Jones noted that even then Jefferson Davis held out hope that a Confederate force under General William J. Hardee, which was only twelve miles away, would arrive in time to prevent disaster. Davis would delay his own departure from Richmond as long as he could, hoping for a military miracle. But in the end there was no help for the doomed city.
Most other government officials weren’t waiting. During that Sunday afternoon and evening, Jones saw many army officers and civilian officials hurrying with their trunks toward the railway station in hopes of getting themselves on one of the last trains leaving town. Most, Jones observed, did not succeed.
With the mad scramble that took place as desperate Confederate officials and panicked rich civilians used every possible means to find space for themselves and their belongings on overflowing railway cars, Jones knew he had no chance of getting away from the city before the enemy arrived.
I remain here, broken in health and bankrupt in fortune, awaiting my fate, whatever it may be. I can do no more. If I could, I would.— John Beauchamp Jones
Richmond’s last night as the Confederate capital
Richmond was to have one final night as the capital of the Confederate States of America. “It was a quiet night, with its million of stars,” Jones wrote. But nobody in Richmond slept that night as they waited, with dread, for the hated enemy to come and take over the town.
Union troops wouldn’t enter the city until about eight o’clock on the morning of April 3. But before they arrived, the retreating Confederate military had its final say about the fate of Richmond.
The Confederates burn down their own capital city
Blindly following a military doctrine of destroying anything that could be of use to the enemy, the fleeing rebels set off explosions in military supply depots. Those detonations, which Jones said “seem(ed) to startle the very earth,” quickly turned into raging fires in several parts of the city. The armory, the arsenal, and the Confederate ordnance laboratory were all leveled as artillery shells stored there were exploded by the flames. A number of civilians were killed, and much of the most valuable property of the city was destroyed by a senseless and useless act done, despite the urgent pleas of the mayor and other city officials, in the name of “military necessity.”
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Burning documents in the streets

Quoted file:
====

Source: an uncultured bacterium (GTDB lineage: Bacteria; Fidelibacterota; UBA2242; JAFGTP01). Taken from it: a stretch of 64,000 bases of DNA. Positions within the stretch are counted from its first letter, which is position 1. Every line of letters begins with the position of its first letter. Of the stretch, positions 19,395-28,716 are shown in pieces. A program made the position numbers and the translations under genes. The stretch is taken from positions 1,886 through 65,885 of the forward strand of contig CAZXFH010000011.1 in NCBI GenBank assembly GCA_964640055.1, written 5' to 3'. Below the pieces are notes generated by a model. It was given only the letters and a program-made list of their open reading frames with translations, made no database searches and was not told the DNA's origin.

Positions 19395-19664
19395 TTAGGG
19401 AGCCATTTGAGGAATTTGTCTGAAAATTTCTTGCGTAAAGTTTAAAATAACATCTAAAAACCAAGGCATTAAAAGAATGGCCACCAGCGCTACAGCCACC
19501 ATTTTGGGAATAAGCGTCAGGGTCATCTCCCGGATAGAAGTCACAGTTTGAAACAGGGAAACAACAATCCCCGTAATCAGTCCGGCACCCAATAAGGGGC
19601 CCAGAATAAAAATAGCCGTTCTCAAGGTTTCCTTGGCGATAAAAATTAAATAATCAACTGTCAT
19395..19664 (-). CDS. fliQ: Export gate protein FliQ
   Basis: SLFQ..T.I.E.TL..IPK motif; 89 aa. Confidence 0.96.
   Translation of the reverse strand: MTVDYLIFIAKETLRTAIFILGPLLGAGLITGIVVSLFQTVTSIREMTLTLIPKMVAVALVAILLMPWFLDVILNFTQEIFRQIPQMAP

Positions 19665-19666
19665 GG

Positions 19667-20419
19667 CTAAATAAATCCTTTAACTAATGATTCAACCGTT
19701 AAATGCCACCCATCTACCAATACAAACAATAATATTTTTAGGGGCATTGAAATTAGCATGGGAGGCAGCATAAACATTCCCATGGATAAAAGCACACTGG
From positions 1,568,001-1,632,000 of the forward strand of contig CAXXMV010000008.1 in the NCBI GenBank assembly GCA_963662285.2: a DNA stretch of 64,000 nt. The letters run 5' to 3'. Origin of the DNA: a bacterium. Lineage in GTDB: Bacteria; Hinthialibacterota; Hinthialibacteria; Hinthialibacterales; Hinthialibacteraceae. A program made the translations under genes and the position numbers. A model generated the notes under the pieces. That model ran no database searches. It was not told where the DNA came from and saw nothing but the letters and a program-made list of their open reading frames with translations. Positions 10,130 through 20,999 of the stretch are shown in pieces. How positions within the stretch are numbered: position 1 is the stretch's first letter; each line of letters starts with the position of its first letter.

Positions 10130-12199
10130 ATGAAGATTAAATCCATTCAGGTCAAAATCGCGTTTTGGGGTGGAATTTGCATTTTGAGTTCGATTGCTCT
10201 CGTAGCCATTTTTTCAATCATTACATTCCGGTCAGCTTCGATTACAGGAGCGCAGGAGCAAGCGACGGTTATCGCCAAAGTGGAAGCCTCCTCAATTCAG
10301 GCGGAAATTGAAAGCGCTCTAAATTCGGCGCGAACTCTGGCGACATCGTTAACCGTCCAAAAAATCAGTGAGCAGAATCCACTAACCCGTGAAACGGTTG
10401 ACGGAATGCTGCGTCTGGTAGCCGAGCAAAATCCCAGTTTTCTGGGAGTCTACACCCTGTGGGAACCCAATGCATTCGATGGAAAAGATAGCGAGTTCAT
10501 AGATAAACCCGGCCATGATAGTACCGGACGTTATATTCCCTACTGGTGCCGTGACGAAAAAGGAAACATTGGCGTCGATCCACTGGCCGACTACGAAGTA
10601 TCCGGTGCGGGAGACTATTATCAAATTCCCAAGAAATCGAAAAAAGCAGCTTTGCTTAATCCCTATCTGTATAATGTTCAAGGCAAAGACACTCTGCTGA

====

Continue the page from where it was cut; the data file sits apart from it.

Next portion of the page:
Other senseless acts were taking place as well, as a spirit of hysteria spread. Jones noted that all the previous night Confederate officials had been burning official records, such as “claims of the survivors of deceased soldiers, accounts of contractors, etc.” in the street. One can only wonder why they thought such documents might provide some military advantage to the Union.
Rattled civilians were engaging in their own irrational acts. Jones wrote of meeting a woman in the street who had a bushel of potatoes. She asked him to buy them, which he did for $75 in Confederate money. It hadn’t sunk in yet that those Confederate notes would never again be worth a single penny.
But Richmond city officials did take some sensible actions that day.
VIDEO: Richmond Burning
City officials attempt to protect and aid inhabitants
Understanding the civil power vacuum that would exist between the exit of Confederate forces and the arrival of Union troops, the Richmond mayor and city council did their best to prevent lawless behavior. Jones records that by seven o’clock that morning, representatives of the city government went to all the liquor shops to try to destroy as much of that dangerous product as they could.
The streets ran with liquor; and women and boys, black and white, were seen filling pitchers and buckets from the gutters.
The city administration also distributed all the Confederate government goods that escaped the flames to the poor, rather than leaving them to be looted. Jones notes that the government bakery was opened, and flour and crackers were freely given to inhabitants until the supply ran out.
Union troops act to protect the city
Union forces were first seen in the former Confederate capital between eight and nine on the morning of Monday, April 3. As they poured into the city basically unopposed, their first task was to put out the fires the rebels had ignited. Using the city’s two fire engines, as well as bucket brigades of their own troops, they eventually got the fires under control. They also posted guards at strategic points to protect against looting. Jones was impressed at how well the conquering army behaved toward inhabitants.
The troops do not interfere with the citizens here any more than they do in New York-yet. Last night everything was quiet, and perfect order prevails.
But Jones did have one complaint about the Union soldiers he saw all around him. He recorded it in his diary entry for April 5:
The white citizens felt annoyed that the city should be held mostly by Negro troops. If this measure were not unavoidable, it was impolitic if conciliation be the purpose.
With Richmond practically destitute of food, the Federal army provided rations to civilians. Jones commented in his diary: